How bad is global deforestation?

One of the themes of the Copen­hagen Syn­the­sis Report (avail­able here) by a group of uni­ver­si­ty researchers asso­ci­at­ed with the IPCC, is the impact of glob­al defor­esta­tion on total CO2 emissions.

Regret­tably, the Report’s mate­r­i­al on defor­esta­tion and on the role of forests in the car­bon cycle is short on data and analy­sis. The Report con­tents itself with a ref­er­ence to the IPCC esti­mate (Fourth Assess­ment Report) that defor­esta­tion con­tributes about 15 of total anthrop­ic emis­sions but ignores the cur­rent sci­en­tif­ic con­tro­ver­sies rel­e­vant to that esti­mate: espe­cial­ly the ques­tion of the rate and dis­tri­b­u­tion of defor­esta­tion and whether trop­i­cal forests are net car­bon emit­ters or sinks.

Prof Roger Pielke Jr. (not a ‘skep­tic’ about AGW) attacks the Syn­the­sis Report for slop­py sci­ence and a per­son­al mis­rep­re­sen­ta­tion. His father, Prof. Roger Pielke Sr. (more skep­ti­cal) ticks off oth­er gross inac­cu­ra­cies. Sta­tis­ti­cian David Stock­well details a con­ve­nient manip­u­la­tion of the sur­face tem­per­a­ture out­look by one of the lead­ing Copen­hagen researchers in a series of posts start­ing here.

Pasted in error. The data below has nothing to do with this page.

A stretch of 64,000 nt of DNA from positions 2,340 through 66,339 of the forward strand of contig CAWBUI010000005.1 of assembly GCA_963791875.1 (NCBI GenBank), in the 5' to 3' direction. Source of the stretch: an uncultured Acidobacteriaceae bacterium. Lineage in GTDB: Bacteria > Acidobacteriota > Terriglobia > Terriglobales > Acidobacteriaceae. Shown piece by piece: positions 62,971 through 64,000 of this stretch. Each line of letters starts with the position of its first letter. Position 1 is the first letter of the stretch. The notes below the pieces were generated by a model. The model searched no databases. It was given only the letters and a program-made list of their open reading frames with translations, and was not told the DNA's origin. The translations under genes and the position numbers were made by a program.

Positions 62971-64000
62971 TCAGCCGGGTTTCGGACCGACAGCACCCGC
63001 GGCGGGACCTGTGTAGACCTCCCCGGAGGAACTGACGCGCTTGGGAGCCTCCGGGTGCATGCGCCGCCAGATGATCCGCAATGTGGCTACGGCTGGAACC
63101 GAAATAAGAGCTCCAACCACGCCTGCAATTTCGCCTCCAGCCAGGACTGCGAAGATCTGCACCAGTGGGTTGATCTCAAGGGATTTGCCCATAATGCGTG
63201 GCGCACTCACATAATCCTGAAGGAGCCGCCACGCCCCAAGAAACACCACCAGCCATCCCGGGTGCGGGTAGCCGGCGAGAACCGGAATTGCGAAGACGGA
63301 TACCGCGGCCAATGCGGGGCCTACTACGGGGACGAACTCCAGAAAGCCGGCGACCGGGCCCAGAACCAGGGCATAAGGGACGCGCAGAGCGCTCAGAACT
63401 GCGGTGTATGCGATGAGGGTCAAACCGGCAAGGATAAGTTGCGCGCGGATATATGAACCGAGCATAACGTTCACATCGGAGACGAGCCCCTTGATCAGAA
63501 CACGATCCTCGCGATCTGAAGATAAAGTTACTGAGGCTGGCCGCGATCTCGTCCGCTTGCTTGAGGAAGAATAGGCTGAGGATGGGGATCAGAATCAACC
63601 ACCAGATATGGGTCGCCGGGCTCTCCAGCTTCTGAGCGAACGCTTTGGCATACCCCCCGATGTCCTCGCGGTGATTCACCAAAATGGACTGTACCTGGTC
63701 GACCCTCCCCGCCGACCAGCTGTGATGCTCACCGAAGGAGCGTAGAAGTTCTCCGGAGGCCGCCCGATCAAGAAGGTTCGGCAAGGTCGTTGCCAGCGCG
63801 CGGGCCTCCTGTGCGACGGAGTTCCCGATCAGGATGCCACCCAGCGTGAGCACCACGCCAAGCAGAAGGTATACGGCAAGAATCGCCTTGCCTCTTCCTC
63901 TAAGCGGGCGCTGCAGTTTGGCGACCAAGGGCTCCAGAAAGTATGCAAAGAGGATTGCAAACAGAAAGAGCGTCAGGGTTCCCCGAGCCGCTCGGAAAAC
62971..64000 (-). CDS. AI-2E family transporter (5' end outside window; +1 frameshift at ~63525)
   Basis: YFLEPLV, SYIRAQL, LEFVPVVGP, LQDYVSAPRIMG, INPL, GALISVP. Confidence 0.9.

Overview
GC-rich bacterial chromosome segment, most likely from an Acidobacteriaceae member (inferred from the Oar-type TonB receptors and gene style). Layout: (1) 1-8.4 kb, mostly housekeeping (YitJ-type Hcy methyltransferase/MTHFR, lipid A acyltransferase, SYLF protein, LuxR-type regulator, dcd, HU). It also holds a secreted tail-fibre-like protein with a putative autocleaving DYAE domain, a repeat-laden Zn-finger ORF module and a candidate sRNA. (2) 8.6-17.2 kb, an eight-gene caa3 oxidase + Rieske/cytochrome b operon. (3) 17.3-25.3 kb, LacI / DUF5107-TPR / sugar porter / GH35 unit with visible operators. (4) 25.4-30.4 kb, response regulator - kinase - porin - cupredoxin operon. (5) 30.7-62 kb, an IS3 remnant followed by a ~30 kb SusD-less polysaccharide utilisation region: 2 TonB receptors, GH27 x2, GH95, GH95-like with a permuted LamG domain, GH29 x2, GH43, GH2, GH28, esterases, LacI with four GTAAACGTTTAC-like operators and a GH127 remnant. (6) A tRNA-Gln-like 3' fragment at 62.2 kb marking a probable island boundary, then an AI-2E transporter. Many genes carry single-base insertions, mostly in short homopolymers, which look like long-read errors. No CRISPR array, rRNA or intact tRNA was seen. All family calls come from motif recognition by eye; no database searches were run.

I’ve nev­er looked close­ly at the alle­ga­tion that forests (espe­cial­ly trop­i­cal forests) are dis­ap­pear­ing, although any­one who has expe­ri­enced the great Malay Penin­su­la smoke hazes (due to Indone­sian burn­ing-off) either on the ground or fly­ing across the region, must be tempt­ed to find the alle­ga­tions of a gen­er­al dis­as­ter plau­si­ble. As it turns out, only a lit­tle research shows that the over­all scale and emis­sion-impacts of defor­esta­tion is unclear and the data thin and sub­ject to revision. 

A place to start is the NASA Earth Obser­va­to­ry site that sum­ma­rizes the known and unknown:

On the scale of the problem:
Some sci­en­tists and con­ser­va­tion­ists argue that the FAO pro­vides too con­ser­v­a­tive an esti­mate of rates of defor­esta­tion because they con­sid­er any area larg­er than one hectare (0.01 square miles) with a min­i­mum tree cov­er of 10 per­cent to be forest­ed. This gen­er­ous def­i­n­i­tion of ‘for­est’ means that a sig­nif­i­cant amount of degra­da­tion can occur before the FAO cat­e­go­rizes an area as defor­est­ed. On the oth­er hand, some satel­lite-based stud­ies indi­cate defor­esta­tion rates are low­er than even the FAO reports sug­gest. In the FAO’s most recent for­est assess­ment report, pub­lished in 2005, the orga­ni­za­tion itself revised down­ward the defor­esta­tion rates for the 1990s that it report­ed in 2001. Despite revi­sions and dis­crep­an­cies, the FAO assess­ment is the most com­pre­hen­sive, longest-term, and wide­ly used met­ric of glob­al for­est resources.” Extract from Trop­i­cal Defor­esta­tion : Fea­ture Articles
On the emission-impacts: